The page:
The joke seems to be who can get better and more valuable endorsement groups. And the canvassers are working to beat deadline. The vice presidential candidate of the Peoples Democratic Party, Mr. Peter Obi, was criticized by a priest for not making appreciable contribution to the Adoration ministry. The Catholic Priest, Rev. Father Mbaka  later visited President Buhari. The purpose was not very clear but religious leaders are usually not left out of these endorsement visits.  Imams, Alfas, prophets and various organizations flaunt some names and get passage through the corridors of influence into important circles of target personalities.

Many ethnic leaders overrate their influence and consider their endorsements as critical to the victory of any political contender. Consequently we witness political drama of sorts by pro and anti endorsement camps. Some members of Miyetti Allah, a formidable group of Fulani herdsmen that had never hidden their support for President Buhari’s second term, recently endorsed the PDP presidential candidate, Alhaji Atiku Abubakar. PANDEF, AFENIFERE, OHANEZE, and NEF in a new kind of simultaneity, announced their endorsement of Alhaji Atiku.

Amidst these ethnic endorsements, the brickbats are flying. Former governor, Orji Uzor Kalu, Director General of VON, Osita Ikechukwu and others have flayed the Igbo leadership and assured their patrons that the endorsement is inconsequential. Niger Delta youths disagree with PANDEF just as there have been divergent views in other ethnic groups. No matter. The Atiku camp is upbeat. His campaign director general, Senator Bukola Saraki says the endorsement means national acceptance of Atiku and total victory for the PDP.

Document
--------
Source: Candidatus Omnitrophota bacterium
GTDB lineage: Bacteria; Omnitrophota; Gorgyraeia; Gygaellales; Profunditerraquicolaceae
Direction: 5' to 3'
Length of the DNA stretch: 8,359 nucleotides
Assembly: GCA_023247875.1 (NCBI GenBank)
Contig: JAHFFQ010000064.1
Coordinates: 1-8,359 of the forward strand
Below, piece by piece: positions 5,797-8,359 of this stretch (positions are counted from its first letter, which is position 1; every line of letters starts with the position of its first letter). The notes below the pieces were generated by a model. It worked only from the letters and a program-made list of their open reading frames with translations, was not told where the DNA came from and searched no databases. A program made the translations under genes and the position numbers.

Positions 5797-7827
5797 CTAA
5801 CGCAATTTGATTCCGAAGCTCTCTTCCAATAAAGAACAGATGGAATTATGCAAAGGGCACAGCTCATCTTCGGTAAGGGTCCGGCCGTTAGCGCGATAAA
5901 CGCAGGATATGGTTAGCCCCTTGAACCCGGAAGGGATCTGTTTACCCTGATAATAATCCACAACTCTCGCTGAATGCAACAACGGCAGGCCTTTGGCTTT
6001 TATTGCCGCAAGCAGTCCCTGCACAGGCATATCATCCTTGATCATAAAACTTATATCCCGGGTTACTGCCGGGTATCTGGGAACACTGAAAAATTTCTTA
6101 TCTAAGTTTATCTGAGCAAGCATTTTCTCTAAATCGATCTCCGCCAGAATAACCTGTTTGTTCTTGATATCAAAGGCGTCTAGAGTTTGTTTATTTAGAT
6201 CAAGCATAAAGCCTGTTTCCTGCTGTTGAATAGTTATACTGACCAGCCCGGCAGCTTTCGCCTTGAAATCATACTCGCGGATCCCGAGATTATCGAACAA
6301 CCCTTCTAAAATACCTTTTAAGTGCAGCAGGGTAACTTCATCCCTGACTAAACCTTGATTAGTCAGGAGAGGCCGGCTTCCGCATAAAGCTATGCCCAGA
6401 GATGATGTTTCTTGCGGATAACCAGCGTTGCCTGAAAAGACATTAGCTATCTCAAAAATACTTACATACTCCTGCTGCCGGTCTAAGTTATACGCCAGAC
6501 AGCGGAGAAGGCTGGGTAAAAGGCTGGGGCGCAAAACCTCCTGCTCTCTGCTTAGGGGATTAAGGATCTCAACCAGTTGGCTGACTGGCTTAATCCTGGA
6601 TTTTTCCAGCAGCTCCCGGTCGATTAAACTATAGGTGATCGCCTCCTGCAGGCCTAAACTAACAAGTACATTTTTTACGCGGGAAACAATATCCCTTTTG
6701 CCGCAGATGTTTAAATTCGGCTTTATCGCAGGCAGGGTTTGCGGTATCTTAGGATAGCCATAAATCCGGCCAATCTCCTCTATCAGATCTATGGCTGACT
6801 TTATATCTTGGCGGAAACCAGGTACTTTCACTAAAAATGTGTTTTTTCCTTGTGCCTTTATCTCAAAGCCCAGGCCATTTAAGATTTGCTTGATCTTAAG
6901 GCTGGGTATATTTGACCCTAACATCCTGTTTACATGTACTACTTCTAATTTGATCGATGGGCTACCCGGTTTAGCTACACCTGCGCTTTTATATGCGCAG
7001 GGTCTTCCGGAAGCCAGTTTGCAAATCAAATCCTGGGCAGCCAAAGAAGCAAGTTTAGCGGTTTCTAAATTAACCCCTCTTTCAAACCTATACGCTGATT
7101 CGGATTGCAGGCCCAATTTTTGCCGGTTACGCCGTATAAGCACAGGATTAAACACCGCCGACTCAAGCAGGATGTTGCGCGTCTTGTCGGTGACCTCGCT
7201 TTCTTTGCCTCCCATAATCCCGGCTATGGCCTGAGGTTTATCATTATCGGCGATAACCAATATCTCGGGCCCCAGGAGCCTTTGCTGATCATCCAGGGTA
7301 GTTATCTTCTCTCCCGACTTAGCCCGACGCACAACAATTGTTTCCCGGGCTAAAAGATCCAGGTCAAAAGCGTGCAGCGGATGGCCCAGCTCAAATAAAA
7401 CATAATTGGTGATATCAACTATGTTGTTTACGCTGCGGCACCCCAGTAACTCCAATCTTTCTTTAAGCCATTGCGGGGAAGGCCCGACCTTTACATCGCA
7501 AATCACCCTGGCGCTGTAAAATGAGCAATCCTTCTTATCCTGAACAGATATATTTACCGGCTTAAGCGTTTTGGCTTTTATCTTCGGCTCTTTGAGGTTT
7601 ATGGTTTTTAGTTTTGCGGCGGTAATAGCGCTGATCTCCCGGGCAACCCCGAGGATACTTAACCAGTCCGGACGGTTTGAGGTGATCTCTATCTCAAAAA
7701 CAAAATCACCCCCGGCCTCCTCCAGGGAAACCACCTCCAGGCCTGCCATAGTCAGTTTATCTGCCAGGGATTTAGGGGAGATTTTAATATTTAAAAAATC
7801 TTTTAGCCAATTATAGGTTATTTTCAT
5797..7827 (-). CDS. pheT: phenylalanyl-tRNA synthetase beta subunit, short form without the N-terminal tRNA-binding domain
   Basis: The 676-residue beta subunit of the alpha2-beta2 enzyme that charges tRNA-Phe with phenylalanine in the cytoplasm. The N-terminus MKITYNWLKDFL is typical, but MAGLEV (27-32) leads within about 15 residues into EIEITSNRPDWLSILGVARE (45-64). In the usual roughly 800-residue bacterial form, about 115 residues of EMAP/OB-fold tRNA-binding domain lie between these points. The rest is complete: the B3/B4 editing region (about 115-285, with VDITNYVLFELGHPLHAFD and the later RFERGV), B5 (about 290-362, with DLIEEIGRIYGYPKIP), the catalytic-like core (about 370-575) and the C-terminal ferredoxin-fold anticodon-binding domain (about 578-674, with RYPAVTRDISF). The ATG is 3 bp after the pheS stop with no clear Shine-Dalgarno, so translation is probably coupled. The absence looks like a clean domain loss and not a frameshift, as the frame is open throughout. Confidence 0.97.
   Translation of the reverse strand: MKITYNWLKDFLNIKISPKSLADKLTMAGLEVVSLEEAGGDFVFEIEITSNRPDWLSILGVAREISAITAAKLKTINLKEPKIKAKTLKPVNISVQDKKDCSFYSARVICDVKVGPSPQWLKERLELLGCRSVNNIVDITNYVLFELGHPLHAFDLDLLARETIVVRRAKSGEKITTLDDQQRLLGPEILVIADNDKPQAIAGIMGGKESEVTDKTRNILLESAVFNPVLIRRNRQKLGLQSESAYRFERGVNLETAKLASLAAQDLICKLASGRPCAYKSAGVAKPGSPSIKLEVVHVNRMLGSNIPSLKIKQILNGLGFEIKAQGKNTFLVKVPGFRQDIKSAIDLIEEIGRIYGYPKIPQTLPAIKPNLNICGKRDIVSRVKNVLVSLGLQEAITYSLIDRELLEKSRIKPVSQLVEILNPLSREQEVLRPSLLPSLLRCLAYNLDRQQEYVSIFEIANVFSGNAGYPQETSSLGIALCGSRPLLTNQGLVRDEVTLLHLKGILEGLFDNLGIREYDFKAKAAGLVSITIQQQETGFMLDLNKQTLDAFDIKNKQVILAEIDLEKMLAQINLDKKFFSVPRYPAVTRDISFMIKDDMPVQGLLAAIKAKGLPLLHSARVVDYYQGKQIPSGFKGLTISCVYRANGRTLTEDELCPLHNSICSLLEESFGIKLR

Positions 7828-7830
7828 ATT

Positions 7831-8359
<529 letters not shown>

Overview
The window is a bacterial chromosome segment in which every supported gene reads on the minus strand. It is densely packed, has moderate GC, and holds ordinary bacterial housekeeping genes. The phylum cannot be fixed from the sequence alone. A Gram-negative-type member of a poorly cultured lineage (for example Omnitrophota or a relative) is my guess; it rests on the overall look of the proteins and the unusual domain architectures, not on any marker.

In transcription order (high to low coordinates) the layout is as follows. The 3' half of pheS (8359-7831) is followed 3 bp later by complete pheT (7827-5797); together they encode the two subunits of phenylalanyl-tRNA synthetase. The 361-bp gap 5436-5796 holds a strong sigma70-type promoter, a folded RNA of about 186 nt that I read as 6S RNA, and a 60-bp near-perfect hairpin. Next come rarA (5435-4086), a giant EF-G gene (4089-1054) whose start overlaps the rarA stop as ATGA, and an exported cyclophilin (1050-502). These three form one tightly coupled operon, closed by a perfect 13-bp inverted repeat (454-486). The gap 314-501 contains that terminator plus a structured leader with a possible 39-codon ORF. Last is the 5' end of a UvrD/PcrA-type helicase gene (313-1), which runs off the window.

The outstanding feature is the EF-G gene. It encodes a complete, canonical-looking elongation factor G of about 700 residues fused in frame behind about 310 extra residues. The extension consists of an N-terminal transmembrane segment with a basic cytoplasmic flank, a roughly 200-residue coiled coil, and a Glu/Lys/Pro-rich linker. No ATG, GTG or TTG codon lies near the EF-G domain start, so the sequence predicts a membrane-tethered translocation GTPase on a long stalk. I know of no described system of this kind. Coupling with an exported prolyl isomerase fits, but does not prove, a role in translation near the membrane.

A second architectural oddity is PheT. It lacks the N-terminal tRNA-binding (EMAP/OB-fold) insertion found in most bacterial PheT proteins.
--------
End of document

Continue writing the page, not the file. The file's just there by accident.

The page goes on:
Association of prostitutes and an association of white witches have reportedly endorsed Alhaji Atiku after their meetings (in a coven). Pray, what if not as a moral dampner, will prostitutes’ and witches brazen endorsement do for a candidate. Certain endorsements actually add nothing if not damage the reputation and chances of the intended beneficiary.

Dozens of ex-military officers including APC chieftain, Bubar Marwa  endorsed Prresident Buhari perhaps as counter to the support Atiku is said to be enjoying from retired Generals Olusegun Obasanjo, Ibrahim Babangida, Theophilus Danjuma etc. It does not matter that the co-ordinator of the endorsement is a political acolyte. National Union of Local Government Employees, a union of civil servants in the third-tier of government also endorsed the president. Wither the neutrality of the civil servant in politics.

Endorsement has become so much a part of our politics that we are determined to get foreigners to also be a part of it. Prominent members of the major political parties travel overseas to America, the European Union, United Kingdom and international agencies to get their endorsement even when the interest of western nations is transparent electoral systems with norms and values. Now we have come nearer home to our neighbours in Niger with two governors in the campaign of a candidate. What happens to diplomacy if their preferred candidate is not returned. Their presence at the podium was beyond the endorsement threshold notwithstanding the attempts at justification. With endorsements you can’t imagine the magnitude of desperation we have to endure, and for our cerebral Oby, the betrayal is beyond fathom.